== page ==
|Posted by Laura Kieselbach on June 7, 2011 at 2:29 PM|
I am attaching a link to an article I read in my graduate class reagrding changing curriculum and the professional's need to adapt. While change can be daunting and, at times, overwhelming, when it arises, the ebst option is to find a way to make it work rather than fight against the tide. Much of what is written here is indicative of the chnage we are seeing through our county, all of which hold great potential for learning when implemented correctly. This advocates the need for professional development necessary to understand and embrace the changes on the horizon.
Mizell, H. (2010). Implementing common standards requires a real commitment to learning. Journal of Staff Development, 31, 5, 11. Retrieved from http://vnweb.hwwilsonweb.com.ezproxy.lib.ucf.edu/hww/results/getResults.jhtml?_DARGS=/hww/results/results_common.jhtml.35
This article explores one of the many efforts being taken to amend current school curriculums. This new model of reform is known as the Common Core State Standards and currently, there are 49 states and territories participating in the initiative, willing to adopt the new standards. The adoption of these standards is voluntary but once adopted, must make up 85% of the core curriculum no matter additional material is used. The intent to implement these standards is to allow high school graduates the opportunity to succeed in an entry-level, credit bearing academic college or workforce training program. The goal is to decrease the number of standards while increasing the depth and sophistication of the material to be taught. With these standards, schools across districts and across states will weave a more cohesive learning practice opposed to the patchwork of current standards whose quality varies from school to school. The biggest hiccup of implementing these programs is finding the time and resources to provide the professional development needed for proper execution. According to Mizell, simply watching videos or being told about the new curriculum does not provide sufficient training for the practitioners who will be on the front lines, instructing with the new standards to adhere to. There is a clear need for in depth professional opportunities to meet as a team and collaborate with colleagues before the core standards can have a significant impact.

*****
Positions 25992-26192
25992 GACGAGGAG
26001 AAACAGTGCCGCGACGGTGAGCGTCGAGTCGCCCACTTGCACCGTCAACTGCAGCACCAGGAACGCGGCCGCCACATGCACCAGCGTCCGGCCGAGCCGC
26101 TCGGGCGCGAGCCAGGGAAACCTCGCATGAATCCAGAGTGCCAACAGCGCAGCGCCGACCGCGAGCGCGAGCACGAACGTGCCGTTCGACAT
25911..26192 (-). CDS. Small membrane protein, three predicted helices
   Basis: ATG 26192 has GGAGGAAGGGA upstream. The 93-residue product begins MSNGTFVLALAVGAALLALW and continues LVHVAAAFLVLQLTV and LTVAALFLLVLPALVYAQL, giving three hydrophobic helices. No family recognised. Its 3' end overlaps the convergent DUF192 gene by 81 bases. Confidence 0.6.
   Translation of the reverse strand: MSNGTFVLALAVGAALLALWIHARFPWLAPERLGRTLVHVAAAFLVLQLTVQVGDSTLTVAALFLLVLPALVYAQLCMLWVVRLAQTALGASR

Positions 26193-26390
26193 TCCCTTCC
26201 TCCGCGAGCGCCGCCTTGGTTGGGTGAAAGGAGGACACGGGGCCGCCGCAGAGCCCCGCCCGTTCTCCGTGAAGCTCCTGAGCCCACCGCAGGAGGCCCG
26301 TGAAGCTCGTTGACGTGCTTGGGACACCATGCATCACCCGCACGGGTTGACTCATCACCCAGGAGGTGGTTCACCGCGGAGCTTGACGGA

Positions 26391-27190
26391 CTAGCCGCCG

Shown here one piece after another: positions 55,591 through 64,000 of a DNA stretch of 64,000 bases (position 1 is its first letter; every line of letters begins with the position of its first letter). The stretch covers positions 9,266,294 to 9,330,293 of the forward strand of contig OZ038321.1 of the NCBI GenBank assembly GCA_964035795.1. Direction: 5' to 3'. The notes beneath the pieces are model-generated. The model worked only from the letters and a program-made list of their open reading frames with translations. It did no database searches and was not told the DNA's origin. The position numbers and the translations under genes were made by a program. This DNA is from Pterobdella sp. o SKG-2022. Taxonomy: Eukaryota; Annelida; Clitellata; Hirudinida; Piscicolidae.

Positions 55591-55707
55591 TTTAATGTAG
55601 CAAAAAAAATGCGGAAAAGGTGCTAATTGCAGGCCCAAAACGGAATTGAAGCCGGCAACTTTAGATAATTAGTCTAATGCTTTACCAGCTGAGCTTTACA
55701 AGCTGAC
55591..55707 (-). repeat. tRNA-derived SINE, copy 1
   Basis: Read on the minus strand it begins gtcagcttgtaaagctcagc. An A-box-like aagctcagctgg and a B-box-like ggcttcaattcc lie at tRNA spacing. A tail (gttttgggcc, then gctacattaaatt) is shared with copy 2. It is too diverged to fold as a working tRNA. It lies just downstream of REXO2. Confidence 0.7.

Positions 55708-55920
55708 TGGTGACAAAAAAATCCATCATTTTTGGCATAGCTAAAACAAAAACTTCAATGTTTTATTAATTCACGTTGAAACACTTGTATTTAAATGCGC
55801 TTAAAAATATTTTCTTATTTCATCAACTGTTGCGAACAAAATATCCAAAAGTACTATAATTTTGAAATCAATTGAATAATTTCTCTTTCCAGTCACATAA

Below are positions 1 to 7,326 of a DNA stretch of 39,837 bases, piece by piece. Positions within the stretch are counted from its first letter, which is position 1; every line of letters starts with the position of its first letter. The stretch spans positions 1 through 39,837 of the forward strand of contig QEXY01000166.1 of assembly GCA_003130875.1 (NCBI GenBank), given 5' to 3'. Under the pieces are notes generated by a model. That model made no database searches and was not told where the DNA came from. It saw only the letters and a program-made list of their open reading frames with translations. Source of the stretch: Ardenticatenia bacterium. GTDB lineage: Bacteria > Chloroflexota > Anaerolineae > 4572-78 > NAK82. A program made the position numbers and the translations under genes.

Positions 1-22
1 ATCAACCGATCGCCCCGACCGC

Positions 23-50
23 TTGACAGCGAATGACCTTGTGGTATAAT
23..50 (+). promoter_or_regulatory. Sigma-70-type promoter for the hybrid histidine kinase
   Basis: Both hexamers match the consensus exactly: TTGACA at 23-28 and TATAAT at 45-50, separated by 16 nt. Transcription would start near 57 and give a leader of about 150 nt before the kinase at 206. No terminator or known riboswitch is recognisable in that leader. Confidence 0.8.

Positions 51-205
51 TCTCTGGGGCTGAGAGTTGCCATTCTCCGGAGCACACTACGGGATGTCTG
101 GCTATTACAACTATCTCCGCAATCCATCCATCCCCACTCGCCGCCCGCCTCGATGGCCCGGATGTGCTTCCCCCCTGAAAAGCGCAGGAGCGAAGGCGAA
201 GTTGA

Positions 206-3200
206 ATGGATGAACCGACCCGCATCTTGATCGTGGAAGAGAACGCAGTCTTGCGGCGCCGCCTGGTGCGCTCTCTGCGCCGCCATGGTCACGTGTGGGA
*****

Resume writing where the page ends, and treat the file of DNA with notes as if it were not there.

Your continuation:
Categories: Planning for Instruction